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Fresno Legal Cannabis Process Needs More Transparency, Too Much Potential for Corruption: State Auditor
gvw_edward_smith
By Edward Smith
Published 2 weeks ago on
April 3, 2024

The State Auditor said cannabis license approval processes need to be revised to ensure transparency in Fresno. (GV Wire Composite/Paul Marshall)

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Fresno’s legal cannabis approval process creates potential for corruption and conflicts of interest, according to the California Auditor’s Office.

The Auditor’s office reviewed the cannabis approval processes and oversight of six jurisdictions in the state. They found shortfalls that could lead to corruption in each of them, but some Fresno procedures stood out in particular.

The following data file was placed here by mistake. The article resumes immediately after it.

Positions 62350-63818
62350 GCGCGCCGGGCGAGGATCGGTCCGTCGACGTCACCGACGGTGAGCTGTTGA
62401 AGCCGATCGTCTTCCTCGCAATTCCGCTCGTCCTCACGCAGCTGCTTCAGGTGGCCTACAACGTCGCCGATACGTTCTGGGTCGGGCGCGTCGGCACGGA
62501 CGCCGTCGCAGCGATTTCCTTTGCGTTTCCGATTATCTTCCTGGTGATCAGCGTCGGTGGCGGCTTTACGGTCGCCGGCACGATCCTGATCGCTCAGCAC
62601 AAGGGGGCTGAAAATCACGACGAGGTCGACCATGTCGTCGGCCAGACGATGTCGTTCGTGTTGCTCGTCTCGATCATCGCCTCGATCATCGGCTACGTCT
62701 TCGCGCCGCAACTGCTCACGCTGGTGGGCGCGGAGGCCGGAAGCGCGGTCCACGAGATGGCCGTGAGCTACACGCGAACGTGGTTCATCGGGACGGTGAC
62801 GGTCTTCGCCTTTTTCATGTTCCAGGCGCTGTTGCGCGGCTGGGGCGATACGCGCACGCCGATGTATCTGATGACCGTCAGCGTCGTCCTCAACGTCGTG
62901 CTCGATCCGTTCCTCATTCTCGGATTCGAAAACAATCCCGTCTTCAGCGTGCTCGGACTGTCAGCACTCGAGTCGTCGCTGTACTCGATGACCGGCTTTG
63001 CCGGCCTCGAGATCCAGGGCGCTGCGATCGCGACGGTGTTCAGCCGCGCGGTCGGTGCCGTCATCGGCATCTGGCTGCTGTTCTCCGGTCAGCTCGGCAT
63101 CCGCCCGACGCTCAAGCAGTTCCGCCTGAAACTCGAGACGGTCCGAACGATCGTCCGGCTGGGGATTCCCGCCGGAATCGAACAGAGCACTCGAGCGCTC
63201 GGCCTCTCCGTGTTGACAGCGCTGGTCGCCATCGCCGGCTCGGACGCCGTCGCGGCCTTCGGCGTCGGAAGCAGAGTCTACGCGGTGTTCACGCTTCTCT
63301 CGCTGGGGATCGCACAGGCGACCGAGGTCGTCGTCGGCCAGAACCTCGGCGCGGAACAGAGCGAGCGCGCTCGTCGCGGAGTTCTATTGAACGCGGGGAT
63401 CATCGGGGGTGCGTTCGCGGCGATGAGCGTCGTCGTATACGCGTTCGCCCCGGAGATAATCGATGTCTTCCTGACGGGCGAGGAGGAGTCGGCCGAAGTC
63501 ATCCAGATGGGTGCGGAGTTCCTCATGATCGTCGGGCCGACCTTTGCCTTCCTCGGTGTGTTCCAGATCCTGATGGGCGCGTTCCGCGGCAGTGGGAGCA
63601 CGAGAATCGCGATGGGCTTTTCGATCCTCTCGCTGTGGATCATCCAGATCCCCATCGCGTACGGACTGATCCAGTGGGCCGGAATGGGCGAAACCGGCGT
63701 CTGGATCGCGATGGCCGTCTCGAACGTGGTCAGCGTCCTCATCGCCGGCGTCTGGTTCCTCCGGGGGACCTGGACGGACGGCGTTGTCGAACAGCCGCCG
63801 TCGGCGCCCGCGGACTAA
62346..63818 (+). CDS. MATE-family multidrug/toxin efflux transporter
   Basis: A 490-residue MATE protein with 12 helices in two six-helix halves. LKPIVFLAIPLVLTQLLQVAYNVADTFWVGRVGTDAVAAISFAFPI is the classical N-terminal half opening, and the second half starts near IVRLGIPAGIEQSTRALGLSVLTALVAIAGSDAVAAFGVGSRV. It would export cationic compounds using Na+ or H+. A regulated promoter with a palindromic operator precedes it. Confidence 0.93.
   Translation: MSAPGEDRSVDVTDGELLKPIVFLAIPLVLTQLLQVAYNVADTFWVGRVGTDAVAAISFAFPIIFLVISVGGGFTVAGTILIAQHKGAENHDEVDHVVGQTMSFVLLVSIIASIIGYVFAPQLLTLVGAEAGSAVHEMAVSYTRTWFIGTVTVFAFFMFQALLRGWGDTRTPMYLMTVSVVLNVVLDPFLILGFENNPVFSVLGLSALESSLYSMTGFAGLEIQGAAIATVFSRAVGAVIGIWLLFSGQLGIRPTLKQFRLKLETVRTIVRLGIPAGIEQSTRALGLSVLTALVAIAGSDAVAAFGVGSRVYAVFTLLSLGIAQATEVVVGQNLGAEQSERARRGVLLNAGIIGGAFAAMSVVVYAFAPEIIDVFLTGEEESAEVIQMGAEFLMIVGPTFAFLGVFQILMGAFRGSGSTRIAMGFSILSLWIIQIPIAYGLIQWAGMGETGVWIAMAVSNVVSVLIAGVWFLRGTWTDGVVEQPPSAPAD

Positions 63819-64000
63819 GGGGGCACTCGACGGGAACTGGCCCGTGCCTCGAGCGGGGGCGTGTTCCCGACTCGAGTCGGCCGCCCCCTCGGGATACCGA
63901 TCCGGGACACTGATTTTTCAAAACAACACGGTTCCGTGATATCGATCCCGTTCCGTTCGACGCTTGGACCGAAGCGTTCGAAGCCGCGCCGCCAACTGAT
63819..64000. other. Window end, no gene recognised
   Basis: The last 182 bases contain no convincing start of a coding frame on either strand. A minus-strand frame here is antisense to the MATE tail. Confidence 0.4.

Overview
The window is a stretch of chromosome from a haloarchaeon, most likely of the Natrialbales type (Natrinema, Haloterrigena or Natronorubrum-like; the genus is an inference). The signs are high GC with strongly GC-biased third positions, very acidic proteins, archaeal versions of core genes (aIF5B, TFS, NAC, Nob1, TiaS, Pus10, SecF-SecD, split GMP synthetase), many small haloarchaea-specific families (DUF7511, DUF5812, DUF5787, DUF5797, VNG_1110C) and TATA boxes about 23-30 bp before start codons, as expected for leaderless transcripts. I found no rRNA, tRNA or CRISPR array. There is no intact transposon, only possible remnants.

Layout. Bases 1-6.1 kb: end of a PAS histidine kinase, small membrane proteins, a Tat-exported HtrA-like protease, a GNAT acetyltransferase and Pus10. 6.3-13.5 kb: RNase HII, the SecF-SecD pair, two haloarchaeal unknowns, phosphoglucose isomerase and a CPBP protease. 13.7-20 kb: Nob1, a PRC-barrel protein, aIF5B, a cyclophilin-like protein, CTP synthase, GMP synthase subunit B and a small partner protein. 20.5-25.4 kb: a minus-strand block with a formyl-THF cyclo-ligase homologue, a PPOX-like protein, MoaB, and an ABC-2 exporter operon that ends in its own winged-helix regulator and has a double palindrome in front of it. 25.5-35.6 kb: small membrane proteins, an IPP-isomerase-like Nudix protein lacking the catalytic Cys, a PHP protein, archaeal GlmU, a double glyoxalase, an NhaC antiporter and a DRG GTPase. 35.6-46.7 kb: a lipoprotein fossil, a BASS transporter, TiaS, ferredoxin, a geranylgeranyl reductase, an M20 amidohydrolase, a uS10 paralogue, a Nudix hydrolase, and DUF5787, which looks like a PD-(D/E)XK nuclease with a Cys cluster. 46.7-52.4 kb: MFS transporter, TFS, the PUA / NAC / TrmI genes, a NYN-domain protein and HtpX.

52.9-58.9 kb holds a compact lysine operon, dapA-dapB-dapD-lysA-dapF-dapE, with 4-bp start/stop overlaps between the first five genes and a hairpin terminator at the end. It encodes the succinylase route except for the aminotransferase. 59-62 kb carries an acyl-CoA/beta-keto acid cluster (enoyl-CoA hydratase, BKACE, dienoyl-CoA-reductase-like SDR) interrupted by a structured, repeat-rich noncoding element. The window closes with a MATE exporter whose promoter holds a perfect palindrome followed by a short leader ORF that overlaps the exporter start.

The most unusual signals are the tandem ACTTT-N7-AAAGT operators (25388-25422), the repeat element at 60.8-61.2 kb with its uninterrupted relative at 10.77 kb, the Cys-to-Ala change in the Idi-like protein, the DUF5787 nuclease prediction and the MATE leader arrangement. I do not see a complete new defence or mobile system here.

The auditor pointed out how the Fresno city manager and councilmembers have more influence than other governments in the approval process. Fresno is also the only government to not provide an appeals process for applicants who may feel they’ve been unjustly denied. The auditor additionally cited other shortfalls.

“Only two of the local jurisdictions we reviewed used blind scoring of applications, wherein the identities of the applicants are kept from those reviewing and scoring applications. ..” said California State Auditor Grant Parks in his report. “My office also found that all six of the local jurisdictions we reviewed were inconsistent in following key steps that their permitting policies required.”

Fresno doesn’t utilize a blind scoring method. Instead, reviewers have access to all applicants’ information.

Fresno’s City Manager Has Too Much Control in Cannabis Process: Auditor

The report looked at four cities: Fresno, Sacramento, San Diego, and South Lake Tahoe. It also looked at Monterey and Santa Barbara counties.